Chin Music #1
Chin Music #1 - Written by Steve Niles and illustrated by Tony Harris, published by Image Comics. Ahhh...this beer I'm drinking is so refreshing. It has it all: a nice citrus hop aroma, clean, slight bitter taste, complex. It's just like the debut issue of Chin Music that I timed reading with this Firestone Pale 31 Ale. It's nice to have something new, something unexpected, something finely crafted with a noticeable pride added by the creators; I ain't talking about the beer.
The book opens with a man with glowing orange eyes, meticulously carving magic runes into a a bullet which he then fires out the window. We cut to a scene in Egypt from years (?) prior where a merchant with glowing orange eyes is pursued by shrouded demons who very much know who the merchant is. The demons annihilate--there is really no better word--the flesh of the "man," stating that "he" was one of them but no longer. The bloody mess that remains yet lives and somehow shifts from Egypt to New York (?) where it is struck by the car of none other than blank (sorry, you'll have to read it). With a touch, the thing's power is transferred to the prominent historical figure (at least I think that is what happened). Back in the present, we see a criminal, another prominent historical figure (ditto, denizens), just as the shot fired from all the way across town takes him down.
As you can tell in the little synopsis above, I'm not completely certain what is going on. Some of the conclusions I have about the Egypt to New York part or what happened to the shambling, skeletal horror might be wrong, but like the beer (not the beer again!) I may not understand everything going on behind the scenes, but I do know I like what's in front of me and I am more than happy to try another next time. Niles and Harris have the making a a frightening little gem, and this issue is a great way to kick everything off. There are few words in this issue, but that is fine as the visuals more than carry us through to the end of the issue leaving us eager for more. HIGHLY RECOMMENDED!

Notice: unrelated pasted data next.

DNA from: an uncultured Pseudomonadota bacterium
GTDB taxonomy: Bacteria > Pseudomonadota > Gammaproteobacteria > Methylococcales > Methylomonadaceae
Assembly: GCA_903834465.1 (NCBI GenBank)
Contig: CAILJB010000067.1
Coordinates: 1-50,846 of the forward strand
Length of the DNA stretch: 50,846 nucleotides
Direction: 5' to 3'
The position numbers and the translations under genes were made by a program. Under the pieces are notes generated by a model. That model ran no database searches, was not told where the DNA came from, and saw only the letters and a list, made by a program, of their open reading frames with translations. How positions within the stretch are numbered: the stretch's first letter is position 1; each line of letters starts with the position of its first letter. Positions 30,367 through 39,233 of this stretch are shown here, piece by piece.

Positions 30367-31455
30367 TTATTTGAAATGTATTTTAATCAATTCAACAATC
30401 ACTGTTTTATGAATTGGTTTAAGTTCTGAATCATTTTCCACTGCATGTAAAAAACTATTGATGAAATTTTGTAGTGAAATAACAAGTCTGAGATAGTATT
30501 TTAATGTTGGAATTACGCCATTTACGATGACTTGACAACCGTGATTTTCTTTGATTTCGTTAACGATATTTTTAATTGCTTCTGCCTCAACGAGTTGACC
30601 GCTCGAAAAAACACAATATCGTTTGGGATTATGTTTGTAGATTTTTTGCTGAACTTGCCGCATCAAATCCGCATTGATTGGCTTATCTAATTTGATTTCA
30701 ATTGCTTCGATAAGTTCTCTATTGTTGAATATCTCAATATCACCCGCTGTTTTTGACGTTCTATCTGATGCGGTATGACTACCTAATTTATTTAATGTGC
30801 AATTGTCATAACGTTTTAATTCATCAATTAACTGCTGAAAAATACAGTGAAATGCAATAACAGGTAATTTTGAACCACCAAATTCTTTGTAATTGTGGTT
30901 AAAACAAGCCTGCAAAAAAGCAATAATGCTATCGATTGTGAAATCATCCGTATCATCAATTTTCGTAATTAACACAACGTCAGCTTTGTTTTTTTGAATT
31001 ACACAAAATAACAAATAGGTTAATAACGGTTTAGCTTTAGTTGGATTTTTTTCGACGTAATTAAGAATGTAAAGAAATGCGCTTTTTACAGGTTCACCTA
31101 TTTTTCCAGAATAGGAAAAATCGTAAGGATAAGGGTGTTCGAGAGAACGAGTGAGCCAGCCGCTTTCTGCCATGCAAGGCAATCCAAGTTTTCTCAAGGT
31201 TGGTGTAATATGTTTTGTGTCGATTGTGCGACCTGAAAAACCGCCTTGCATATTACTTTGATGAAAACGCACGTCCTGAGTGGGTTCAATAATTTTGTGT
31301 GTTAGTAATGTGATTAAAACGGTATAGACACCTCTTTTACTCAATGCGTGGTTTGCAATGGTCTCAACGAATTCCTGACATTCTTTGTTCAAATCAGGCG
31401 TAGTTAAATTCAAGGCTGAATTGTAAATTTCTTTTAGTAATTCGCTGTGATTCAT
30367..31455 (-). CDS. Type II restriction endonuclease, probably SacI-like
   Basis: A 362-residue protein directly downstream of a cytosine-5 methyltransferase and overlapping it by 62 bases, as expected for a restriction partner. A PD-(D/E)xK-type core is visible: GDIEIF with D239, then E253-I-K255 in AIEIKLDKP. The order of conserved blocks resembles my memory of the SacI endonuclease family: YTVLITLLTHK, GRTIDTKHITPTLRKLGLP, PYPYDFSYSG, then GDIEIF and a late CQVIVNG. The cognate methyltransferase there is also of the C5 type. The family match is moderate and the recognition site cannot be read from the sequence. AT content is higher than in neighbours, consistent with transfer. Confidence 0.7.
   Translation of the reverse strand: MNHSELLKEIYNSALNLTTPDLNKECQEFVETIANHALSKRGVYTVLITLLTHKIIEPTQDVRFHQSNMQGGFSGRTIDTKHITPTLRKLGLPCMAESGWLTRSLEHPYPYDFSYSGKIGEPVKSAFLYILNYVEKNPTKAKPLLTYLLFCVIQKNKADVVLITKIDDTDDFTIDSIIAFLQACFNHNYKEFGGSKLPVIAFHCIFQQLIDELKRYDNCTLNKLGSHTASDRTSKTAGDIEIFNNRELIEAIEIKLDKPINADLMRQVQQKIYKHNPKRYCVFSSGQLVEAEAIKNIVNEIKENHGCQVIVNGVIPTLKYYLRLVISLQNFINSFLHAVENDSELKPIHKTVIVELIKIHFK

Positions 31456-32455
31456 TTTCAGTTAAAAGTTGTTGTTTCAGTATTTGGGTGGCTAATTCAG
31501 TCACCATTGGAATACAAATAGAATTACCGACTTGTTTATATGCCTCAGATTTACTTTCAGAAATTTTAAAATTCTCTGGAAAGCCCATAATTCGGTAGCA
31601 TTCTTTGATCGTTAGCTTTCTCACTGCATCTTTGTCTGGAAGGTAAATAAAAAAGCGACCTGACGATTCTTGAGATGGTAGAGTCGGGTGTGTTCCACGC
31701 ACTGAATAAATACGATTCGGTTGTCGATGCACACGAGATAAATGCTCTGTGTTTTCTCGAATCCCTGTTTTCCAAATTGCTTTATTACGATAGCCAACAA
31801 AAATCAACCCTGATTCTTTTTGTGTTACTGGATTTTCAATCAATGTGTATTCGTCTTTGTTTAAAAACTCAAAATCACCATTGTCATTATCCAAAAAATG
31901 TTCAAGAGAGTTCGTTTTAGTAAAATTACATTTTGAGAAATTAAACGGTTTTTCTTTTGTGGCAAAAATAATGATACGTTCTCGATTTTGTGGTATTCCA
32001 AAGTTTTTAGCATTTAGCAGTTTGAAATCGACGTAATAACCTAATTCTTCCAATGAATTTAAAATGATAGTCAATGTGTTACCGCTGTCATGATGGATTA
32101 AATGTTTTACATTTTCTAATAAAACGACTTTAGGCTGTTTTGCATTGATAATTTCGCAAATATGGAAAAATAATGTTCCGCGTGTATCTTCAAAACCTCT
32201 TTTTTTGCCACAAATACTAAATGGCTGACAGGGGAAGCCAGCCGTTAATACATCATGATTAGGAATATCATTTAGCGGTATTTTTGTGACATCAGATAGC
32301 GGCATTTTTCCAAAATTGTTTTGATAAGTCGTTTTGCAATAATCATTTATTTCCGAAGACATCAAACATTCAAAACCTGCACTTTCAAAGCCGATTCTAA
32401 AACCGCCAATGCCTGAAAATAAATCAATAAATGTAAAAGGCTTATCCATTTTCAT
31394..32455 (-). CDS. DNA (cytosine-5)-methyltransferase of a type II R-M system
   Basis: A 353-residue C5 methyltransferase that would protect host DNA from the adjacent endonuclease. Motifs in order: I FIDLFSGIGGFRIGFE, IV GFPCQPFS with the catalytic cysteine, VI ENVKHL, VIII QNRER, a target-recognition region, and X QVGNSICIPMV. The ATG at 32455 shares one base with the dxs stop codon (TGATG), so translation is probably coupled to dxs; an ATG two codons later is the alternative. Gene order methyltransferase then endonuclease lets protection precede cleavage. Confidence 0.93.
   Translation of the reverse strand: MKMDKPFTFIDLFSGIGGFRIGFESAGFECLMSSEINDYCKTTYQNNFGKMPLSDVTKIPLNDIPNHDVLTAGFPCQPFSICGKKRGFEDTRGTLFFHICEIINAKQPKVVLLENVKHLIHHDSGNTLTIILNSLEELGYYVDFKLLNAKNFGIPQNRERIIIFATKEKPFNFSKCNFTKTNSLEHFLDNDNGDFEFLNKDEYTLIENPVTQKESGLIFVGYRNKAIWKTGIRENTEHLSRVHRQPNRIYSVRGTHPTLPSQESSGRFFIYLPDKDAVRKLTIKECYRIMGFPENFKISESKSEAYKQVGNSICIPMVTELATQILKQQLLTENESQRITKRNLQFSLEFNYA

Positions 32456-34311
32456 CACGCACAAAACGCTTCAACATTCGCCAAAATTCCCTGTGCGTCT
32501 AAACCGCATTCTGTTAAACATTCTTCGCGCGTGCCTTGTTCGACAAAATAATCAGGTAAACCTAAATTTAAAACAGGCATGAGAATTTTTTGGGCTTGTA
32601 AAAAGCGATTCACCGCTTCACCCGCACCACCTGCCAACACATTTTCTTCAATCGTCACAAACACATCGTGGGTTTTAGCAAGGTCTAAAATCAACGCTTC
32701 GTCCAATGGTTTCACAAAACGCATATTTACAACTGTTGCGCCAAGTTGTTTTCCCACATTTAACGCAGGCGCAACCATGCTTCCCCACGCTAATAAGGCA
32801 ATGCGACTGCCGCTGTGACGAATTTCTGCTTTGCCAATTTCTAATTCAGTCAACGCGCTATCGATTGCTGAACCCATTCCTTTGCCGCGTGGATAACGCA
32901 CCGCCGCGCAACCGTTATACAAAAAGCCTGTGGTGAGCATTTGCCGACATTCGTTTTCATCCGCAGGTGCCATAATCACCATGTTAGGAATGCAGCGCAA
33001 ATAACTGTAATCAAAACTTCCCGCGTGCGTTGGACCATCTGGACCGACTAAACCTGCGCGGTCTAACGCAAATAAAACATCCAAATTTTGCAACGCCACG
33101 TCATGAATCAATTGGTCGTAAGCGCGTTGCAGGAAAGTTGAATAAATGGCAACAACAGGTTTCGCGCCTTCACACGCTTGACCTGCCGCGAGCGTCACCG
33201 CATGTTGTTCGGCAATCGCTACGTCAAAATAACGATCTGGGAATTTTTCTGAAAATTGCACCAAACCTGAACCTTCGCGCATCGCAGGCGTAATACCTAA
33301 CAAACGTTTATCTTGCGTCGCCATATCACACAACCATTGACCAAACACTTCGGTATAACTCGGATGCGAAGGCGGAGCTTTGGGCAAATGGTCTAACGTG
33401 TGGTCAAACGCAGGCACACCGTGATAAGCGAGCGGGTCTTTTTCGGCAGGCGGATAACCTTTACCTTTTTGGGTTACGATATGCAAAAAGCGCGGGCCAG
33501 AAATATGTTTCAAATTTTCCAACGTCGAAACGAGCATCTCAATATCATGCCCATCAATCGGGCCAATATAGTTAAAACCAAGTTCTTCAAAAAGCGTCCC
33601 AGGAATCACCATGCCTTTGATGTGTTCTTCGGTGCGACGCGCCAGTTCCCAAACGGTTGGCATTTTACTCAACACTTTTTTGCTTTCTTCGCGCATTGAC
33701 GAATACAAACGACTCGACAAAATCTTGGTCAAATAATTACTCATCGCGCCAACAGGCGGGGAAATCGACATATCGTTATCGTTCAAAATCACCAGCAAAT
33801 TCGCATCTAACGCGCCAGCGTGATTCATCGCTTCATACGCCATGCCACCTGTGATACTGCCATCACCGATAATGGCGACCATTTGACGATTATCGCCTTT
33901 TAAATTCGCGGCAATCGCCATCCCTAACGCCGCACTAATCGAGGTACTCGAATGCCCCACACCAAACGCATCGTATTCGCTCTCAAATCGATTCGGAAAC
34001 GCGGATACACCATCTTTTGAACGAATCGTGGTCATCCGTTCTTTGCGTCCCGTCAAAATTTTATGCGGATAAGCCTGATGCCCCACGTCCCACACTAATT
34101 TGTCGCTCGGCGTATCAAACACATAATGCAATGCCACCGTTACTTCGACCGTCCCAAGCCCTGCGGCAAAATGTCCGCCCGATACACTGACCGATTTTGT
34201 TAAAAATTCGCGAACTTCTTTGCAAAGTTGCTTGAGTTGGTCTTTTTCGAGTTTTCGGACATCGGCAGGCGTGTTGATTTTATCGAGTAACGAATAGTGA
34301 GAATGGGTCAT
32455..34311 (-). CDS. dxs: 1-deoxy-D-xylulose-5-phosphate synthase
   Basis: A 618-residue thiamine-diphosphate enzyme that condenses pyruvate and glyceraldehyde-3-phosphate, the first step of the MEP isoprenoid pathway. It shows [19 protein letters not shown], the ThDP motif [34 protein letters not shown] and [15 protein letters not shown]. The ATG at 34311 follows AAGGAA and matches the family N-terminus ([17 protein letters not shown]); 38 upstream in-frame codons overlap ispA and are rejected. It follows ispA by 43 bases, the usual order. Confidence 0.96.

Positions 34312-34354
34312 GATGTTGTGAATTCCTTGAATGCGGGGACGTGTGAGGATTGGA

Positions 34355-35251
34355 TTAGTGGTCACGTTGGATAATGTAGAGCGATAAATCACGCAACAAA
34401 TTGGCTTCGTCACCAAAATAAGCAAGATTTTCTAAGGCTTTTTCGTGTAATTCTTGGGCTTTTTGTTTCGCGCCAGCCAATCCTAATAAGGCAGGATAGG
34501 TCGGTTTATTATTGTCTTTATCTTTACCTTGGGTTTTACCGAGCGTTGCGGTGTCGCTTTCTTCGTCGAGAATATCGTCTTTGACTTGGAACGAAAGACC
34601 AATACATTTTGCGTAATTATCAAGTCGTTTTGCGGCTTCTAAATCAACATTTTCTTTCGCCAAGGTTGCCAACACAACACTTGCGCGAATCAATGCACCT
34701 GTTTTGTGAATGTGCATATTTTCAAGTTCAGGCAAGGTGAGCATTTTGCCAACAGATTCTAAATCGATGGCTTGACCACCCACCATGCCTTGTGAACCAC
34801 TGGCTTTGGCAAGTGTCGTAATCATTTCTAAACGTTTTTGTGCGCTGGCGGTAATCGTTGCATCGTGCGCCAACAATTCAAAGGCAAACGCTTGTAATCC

Flashback Friday:
Marshal Law:
The Deluxe Edition HC
Marshal Law: The Deluxe Edition HC - Written by Pat Mills and illustrated by Kevin O'Neill, published (this time) by DC Comics. Ahhh...Welcome to fantasy island! Smiles everyone, smiles! That gentleman gently pulverizing that hero's face is one Joe Gilmore, a superpowered law enforcement officer who has taken up the job of reining in out of control "heroes" with extreme prejudice. Mr. Gilmore also goes by the nom de guerre Marshal Law. The Marshal hails from the city of San Futuro, what used to be known as San Francisco before the "big one" hit, and he is visiting our island in hopes of satisfying his deepest fantasy, which is...oh dear-- You see, the good Marshall currently lives his fantasy and is here to arrest the heroes partaking of their own warped powertrip perversions on the island. According to the Marshall, he makes his living hunting heroes, of which he hasn't found one; at least none that hold up to his definition of the word. Please everyone, maintain your smiles, there is no cause for alarm. The Marshal will kindly ask Ocean King, American Warrior and the Wombat to come along nicely...Oh! Hitting a patron in the unmentionables is very ungentlemanly, Marshal and--no need to use a "Mace To the Top" bullet on American Warrior, once he pulled up his pants I'm sure he was going to--Marshal!!! Dismemberment of the guests of Fantasy Island is strictly forbidden and--